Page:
Then he took off his trousers and raped me; I didn’t fight and I didn’t move and I didn’t make a sound. The rape was the most minor ordeal out of what had happened – that’s how bad the violence was. I endured the blows upon my body and I was thankful it was over in a few seconds. He then took my underwear and told me to put it in my mouth as a gag, he told me he was going to tie me up and rape me all day. Once again the panic took over, I knew if I let him do this that he would kill me and I would be unable to help myself as I would be restrained. I tried to plead with him saying it wouldn’t all fit in my mouth that I was too weak to fight anyway but he just got angrier and angrier and tried to stuff it in my mouth. I kept pleading and refusing to do so. He came towards me then and I knew it was all over, that he would again strangle me and this time my words could not save me as they had done so many times before, I couldn’t talk my way out of this one. Just as he came to hit me something strange happened and he began to have what looked like a seizure. His body started to twitch uncontrollably and he fell down half on top of me, passed out. For a few minutes I sat there not daring to move and called his name frightened, even now I was scared for him! Once I saw he was out cold I pushed him off and got up and ran out the flat, throwing on my robe and hijab and only then did I start screaming.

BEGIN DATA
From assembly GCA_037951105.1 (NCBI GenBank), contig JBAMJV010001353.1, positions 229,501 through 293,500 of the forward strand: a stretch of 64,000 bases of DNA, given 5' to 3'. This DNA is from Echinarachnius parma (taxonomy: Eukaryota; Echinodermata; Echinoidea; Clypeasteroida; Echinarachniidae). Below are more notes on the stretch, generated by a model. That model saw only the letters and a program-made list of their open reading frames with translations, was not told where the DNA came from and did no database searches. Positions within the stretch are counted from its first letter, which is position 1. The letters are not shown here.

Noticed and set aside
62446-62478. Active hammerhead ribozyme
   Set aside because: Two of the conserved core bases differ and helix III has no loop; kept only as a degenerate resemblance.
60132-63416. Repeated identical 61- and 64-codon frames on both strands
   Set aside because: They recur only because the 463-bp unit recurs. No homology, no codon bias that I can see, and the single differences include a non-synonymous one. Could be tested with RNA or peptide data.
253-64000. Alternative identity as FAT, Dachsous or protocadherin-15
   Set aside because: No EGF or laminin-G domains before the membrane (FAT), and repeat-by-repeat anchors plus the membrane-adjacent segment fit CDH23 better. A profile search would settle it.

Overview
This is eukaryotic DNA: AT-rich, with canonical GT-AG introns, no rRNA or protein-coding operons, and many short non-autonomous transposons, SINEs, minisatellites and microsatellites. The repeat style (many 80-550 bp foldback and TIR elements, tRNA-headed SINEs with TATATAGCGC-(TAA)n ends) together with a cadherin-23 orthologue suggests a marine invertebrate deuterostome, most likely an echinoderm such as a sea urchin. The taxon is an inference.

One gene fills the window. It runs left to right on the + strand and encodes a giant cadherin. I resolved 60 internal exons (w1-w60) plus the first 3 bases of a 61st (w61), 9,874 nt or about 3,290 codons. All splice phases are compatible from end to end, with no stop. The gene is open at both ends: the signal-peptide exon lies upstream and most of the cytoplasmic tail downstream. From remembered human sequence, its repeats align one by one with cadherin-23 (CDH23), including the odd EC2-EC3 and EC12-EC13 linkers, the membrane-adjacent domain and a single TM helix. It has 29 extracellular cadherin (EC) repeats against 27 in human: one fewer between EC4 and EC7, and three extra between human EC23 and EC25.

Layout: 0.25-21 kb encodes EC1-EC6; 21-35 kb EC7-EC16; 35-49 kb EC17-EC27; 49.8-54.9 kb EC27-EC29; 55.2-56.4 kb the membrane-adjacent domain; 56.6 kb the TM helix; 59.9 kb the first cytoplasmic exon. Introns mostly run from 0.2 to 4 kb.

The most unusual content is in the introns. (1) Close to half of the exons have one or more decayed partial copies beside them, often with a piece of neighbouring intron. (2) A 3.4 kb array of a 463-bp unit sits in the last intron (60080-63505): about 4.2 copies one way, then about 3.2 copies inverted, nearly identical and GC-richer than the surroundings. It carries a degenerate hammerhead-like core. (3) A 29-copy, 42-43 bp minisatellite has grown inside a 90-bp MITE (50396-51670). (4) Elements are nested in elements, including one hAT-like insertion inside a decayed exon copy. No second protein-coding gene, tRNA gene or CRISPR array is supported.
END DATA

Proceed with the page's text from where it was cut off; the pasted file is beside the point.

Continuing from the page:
The events of that day end here but our sister’s story does not, she is now trying to rebuild her life but this tragic event has had an impact on her life and her children’s lives. Her face and throat were swollen for over a week, and she suffered from headaches for a while too. Though this happened many months ago she still suffers with pain in her right arm and it is for now weaker than her left arm. When she narrated this story to me it had to be done in segments as it all got too much for her, she told me that this is the first time she has ever spoken about all that happened and the first time she has ever replayed the whole event in her mind as it was previously too painful. It is still painful for her, but she felt she needed to get her story out to help other sisters not make the same mistakes she had. She said the way he manipulated her was by making her feel she was a bad Muslim and that many men twist Islam for their own gain. They learn one ayah and declare themselves shaykhs but forget about ahlaq. I ask Allah swt to grant this sister ease and give her the strength and confidence she needs to be a good mother and a whole person again and I remind the brothers that may be like this that Allah swt is watching you and will give the sisters justice on yaum al qiyamah. Let’s make dua for our sister and our Ummah in sha Allah. Jazakhallahkul khair for reading.

Debt Free Muslims Podcast – Interview With Shaykh Yusuf Delorenzo on Islamic Finance in the West

Muslim Matters - 8 April, 2014 - 11:00

Direct download of mp3

Debt Free Muslim Podcast Episode 7

This episode is brought to you by – Because Muslims matter.